The Eddystone Lighthouse has always held a mysterious appeal both from it’s dramatic history and its windswept remoteness that holds my eye when we pass on the Plymouth-Roscoff ferry.
The Eddystone challenge seemed the perfect way to ‘do’ the lighthouse-an expertly run and supervised gig and kayak race from Mountbatten breakwater round the rocks and back.
Only one problem-you’ve got only three hours to cover the fourteen miles to the light and that (for me at least) would be pushing it to the limit.
The omens weren’t good as my kayak was allocated the number 13 and I was the only loner without a ‘buddy’ to paddle with,which is compulsory.I teamed up with a very friendly pair of paddlers who didn’t look too competitive.
The hooter heralded the mass start of about 10 gig or rowing boats and about 25 kayaks. Past the west end of the breakwater we dug in for the long slog to the distant tiny stick on the horizon. I was fully aware that the force 3 occasionally 4 headwind was not favourable for maintaining the required speed. Every so often a breaking wave would come over the front and blast up my capacious nostrils. Worse still my vast slab of fruitcake had a split in its bag and turned to briny mush.
The flotilla spread out quickly and I settled in to the same speed as a bloke from Bath canoe club and two older gents in rowing skiffs! Watch out for that ferry!
Two hours in I had clocked up over eight miles and the light still seemed depressingly far off. And worse the wind suddenly increased a scale producing waves big enough to obscure the lighthouse. Come three o’clock it was turn around time and I was still a mile off. A pity but lets get back in one piece.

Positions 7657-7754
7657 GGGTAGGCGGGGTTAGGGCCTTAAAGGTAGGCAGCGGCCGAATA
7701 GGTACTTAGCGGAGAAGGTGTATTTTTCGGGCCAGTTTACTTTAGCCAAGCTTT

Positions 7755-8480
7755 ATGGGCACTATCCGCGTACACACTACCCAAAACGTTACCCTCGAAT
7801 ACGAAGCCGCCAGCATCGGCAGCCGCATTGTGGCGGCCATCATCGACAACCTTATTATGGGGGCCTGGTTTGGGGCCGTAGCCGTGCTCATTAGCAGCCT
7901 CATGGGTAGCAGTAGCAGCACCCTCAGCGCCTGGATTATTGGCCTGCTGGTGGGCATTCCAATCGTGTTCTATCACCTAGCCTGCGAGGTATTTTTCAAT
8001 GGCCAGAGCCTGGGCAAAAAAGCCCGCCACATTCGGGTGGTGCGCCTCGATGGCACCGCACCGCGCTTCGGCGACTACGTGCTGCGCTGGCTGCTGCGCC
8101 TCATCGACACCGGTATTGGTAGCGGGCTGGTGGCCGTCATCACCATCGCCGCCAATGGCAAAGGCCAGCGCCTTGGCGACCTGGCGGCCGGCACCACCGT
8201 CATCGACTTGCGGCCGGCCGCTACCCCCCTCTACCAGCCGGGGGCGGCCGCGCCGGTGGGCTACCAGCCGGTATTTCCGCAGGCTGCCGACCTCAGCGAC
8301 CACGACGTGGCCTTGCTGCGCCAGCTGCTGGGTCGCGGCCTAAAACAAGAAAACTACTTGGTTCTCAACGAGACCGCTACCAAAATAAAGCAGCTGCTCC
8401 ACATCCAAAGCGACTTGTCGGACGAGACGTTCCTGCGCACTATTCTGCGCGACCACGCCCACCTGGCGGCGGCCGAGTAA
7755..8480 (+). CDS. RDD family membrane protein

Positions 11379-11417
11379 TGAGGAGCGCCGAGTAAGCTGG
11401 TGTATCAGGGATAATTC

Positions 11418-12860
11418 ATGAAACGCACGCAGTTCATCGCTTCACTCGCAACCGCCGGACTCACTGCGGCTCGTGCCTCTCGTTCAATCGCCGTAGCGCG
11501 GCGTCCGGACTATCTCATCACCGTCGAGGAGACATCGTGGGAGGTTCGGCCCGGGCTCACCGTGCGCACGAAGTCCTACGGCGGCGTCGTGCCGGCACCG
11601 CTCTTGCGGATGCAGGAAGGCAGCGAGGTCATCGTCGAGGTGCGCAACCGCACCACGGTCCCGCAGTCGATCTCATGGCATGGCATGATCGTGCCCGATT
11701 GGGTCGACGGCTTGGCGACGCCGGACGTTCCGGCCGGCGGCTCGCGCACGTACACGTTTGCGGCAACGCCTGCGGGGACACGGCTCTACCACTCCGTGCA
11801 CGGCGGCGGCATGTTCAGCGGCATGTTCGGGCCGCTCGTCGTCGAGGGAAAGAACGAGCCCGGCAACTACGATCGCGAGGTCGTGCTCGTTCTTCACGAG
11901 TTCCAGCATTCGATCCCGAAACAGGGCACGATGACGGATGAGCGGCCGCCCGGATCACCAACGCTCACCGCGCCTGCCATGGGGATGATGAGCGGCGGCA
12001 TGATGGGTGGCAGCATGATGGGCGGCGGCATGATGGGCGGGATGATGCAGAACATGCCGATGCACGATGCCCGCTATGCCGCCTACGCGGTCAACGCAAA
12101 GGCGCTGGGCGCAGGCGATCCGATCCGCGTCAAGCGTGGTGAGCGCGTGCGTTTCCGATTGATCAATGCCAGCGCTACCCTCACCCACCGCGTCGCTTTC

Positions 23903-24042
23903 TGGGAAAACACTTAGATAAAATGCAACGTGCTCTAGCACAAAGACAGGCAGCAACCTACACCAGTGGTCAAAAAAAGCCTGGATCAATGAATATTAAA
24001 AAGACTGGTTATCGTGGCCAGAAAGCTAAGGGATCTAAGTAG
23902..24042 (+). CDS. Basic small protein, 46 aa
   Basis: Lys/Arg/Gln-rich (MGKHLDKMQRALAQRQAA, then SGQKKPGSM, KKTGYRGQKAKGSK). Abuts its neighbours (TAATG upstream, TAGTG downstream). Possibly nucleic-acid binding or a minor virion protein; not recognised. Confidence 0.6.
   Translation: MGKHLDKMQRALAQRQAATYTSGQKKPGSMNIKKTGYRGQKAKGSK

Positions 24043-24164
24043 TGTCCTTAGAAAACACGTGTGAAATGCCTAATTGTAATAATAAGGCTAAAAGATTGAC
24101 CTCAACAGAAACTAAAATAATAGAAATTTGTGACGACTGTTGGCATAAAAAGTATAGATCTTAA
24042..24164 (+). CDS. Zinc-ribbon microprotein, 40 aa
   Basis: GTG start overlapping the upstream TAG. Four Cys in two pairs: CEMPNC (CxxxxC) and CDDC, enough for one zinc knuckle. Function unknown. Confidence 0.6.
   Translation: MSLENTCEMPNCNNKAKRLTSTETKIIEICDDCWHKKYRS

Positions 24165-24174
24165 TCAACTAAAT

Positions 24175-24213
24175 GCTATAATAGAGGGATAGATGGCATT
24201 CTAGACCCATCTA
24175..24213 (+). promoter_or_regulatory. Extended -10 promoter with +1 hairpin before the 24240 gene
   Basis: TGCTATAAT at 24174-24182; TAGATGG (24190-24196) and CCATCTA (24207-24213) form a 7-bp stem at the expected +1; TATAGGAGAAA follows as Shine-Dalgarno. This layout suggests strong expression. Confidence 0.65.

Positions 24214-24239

It was time to carb load so I shovelled in three huge chunks of salty fruit slab in quick succession. Alas the first one got jammed at the entrance to my stomach and the next two lodged on top, stretching my oesophagus so painfully I whimpered in pain and my eyes streamed. I hosed in some Lucozade sport on top and it just filled up the tube and refluxed into the back of my throat. (no,I am not a Lucozade sport type person…..this was an exceptional circumstance). I envisaged being the first person to call for help due to a cake log-jam in the gullet, but suddenly the obstruction moved on and I gaped with relief,hoping nobody had been close enough to observe my fleeting crisis.
I was expecting easy surfing conditions on the way back but the wind from the left as well as behind led to awking slewing and yawing. Messages over the radio from the safety boats steadily increased as paddlers succumbed to fatigue, pulled muscles and even injury. Most worryingly I heard the sound of a distant whistle, presumably from a capsized paddler, but the safety boat was soon heading in that direction.
Blimey I was pooped at the end-26 miles in 6 1/2 hours.And I didn’t even get to the lighthouse, along with most of the other ‘casual ‘ paddlers and several gigs.
But the pain of a long tiring paddle was nothing compared to the excruciating wait for a portion of fish and chips in Launceston on the way back. Why have they always just run out of potatoes when I arrive?
p.s. how’s this for a mega yacht?